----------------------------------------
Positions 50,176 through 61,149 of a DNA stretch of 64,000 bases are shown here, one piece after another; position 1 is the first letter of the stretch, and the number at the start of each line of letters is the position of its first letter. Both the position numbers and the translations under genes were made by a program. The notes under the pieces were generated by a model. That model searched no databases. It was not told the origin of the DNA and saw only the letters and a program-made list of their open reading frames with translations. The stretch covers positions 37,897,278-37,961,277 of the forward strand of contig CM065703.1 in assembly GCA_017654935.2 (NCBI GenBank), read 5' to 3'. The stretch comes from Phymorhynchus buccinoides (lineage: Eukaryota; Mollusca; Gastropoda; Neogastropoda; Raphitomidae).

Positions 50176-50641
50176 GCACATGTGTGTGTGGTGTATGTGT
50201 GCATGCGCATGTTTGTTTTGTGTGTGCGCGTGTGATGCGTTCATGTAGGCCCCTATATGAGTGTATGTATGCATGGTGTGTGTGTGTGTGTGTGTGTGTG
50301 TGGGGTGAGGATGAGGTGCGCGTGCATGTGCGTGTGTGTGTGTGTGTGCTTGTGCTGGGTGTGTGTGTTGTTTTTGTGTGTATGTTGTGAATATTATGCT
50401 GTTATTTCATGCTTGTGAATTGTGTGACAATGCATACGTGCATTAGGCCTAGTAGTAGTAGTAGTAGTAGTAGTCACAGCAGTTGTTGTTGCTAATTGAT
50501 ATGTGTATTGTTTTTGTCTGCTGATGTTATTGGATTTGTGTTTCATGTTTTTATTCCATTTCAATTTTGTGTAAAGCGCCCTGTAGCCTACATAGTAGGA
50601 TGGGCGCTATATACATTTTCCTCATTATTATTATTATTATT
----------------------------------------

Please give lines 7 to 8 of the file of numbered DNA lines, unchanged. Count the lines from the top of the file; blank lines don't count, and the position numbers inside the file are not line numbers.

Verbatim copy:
50501 ATGTGTATTGTTTTTGTCTGCTGATGTTATTGGATTTGTGTTTCATGTTTTTATTCCATTTCAATTTTGTGTAAAGCGCCCTGTAGCCTACATAGTAGGA
50601 TGGGCGCTATATACATTTTCCTCATTATTATTATTATTATT